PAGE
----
- The Plutonium Working Group Report on Environmental, Safety and Health Vulnerabilities Associated with the Department’s Plutonium Storage,
- A 28-volume, 8,300-page report, is officially released. The report looked at plutonium environmental, safety and health vulnerability issues at DOE facilities complex-wide and listed Rocky Flats as having five of the 14 most vulnerable facilities – Building 771 (No. 1), Building 776 (No. 2), Building 779 (No. 7); Building 707 (No. 8), and Building 371 (No. 9).
- At the Rocky Flats Summit (a meeting of community activists, regulators, state officials and Rocky Flats staff and oversight group members), the slogan, “Make it safe. Clean it up.” is suggested.
- Twenty-one drums of contaminated soil from the 881 Hillside are shipped to Envirocare of Utah. This marks the first time in five years that mixed waste from the site is shipped off-site for disposal and is the first time Rocky Flats ships radioactive waste of any type to a commercial facility.
- (April). An announcement is made of the award of the Rocky Flats Performance-Based Integrating Management contract to Kaiser-Hill Company effective July 1.
- Kaiser-Hill offers a proposal to DOE to release 4,100 acres of the site’s Buffer Zone for general public access.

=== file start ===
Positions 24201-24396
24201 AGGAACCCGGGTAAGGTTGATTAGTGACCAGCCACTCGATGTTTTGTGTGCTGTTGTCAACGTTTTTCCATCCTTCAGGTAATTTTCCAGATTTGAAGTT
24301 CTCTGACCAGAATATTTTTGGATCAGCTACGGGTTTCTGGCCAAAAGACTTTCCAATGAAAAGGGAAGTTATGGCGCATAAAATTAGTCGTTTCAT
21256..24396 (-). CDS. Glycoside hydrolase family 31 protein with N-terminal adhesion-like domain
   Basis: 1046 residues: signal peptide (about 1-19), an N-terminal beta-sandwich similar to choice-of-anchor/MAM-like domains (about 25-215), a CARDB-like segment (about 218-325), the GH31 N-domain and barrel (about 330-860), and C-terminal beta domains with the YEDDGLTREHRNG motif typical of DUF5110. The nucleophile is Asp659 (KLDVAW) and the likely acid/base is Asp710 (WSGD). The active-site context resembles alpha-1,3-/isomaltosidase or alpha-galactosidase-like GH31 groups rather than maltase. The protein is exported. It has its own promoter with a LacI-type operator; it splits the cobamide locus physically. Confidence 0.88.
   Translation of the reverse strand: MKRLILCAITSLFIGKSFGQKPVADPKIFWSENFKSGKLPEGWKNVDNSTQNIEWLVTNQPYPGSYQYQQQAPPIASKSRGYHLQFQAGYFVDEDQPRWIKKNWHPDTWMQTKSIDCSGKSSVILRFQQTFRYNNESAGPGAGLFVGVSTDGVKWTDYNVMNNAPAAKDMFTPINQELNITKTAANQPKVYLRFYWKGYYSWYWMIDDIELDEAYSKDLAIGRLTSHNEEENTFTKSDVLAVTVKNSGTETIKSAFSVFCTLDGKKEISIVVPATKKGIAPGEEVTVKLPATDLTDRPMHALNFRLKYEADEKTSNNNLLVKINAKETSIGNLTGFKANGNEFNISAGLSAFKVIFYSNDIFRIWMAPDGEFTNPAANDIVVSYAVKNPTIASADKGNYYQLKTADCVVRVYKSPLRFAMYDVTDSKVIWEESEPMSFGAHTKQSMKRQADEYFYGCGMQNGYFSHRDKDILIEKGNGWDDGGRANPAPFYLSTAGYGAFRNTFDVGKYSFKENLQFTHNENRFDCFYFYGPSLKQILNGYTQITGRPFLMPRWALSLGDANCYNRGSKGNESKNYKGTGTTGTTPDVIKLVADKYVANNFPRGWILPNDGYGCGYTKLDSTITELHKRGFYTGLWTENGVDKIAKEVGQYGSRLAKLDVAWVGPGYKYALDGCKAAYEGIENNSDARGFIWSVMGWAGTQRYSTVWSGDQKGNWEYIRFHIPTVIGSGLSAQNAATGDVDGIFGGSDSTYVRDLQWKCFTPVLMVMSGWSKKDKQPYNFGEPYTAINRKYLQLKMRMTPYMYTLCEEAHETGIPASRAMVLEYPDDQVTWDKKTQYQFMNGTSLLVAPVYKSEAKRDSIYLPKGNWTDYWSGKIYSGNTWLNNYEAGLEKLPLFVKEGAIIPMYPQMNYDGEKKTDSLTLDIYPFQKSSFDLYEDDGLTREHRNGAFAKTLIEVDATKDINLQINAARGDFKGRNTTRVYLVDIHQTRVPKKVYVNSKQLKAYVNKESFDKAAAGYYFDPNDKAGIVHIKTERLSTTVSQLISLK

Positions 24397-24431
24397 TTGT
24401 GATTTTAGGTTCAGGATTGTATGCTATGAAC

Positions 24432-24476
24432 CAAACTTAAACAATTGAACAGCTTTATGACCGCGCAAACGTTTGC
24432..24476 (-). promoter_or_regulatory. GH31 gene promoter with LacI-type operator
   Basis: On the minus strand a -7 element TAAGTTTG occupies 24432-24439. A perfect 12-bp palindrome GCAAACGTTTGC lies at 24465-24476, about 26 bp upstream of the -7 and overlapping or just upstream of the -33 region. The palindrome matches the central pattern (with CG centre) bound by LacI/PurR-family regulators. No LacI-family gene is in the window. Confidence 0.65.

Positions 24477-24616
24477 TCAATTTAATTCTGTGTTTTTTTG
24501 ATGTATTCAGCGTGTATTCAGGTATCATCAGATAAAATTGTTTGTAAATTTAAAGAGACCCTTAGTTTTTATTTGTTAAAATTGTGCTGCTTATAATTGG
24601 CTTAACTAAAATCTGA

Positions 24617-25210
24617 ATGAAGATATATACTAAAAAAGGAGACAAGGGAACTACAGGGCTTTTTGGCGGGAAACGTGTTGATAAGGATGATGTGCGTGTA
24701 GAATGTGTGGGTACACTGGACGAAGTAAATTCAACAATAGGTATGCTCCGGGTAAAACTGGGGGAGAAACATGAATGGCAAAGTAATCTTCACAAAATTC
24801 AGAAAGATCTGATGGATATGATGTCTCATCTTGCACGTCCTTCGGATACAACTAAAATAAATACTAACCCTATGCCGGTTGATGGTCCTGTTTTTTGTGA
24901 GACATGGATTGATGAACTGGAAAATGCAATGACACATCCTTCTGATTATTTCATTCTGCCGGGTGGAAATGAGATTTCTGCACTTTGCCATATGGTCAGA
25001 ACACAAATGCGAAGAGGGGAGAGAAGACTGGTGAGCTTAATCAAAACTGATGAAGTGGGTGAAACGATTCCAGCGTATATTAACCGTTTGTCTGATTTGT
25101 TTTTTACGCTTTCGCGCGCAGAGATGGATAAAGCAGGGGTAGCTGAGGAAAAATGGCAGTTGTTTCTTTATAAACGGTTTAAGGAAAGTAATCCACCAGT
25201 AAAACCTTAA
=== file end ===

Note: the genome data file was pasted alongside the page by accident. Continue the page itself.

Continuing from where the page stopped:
- Seventy-five pallets of protective clothing and safety equipment are donated as part of a Denver-area relief shipment to assist rescue workers at the site of the bombing of the Oklahoma City, Okla., Federal Center building.
- (July 1). The largest layoff in the history of Rocky Flats occurs when 1,226 employees leave the site and Kaiser-Hill takes over the facility.
- Kaiser-Hill and DOE kick off an interim end state, a project calling for an aggressive approach to consolidation of material, stabilization and cleanup of the site, actively involving stakeholders throughout the process. The project outlining the path the site will take to closure takes on a new name – Accelerated Site Action Project (ASAP).
- A new automated system for employees entering the site is put in place. The automated system requires each employee to have a key tag to authorize access to the site.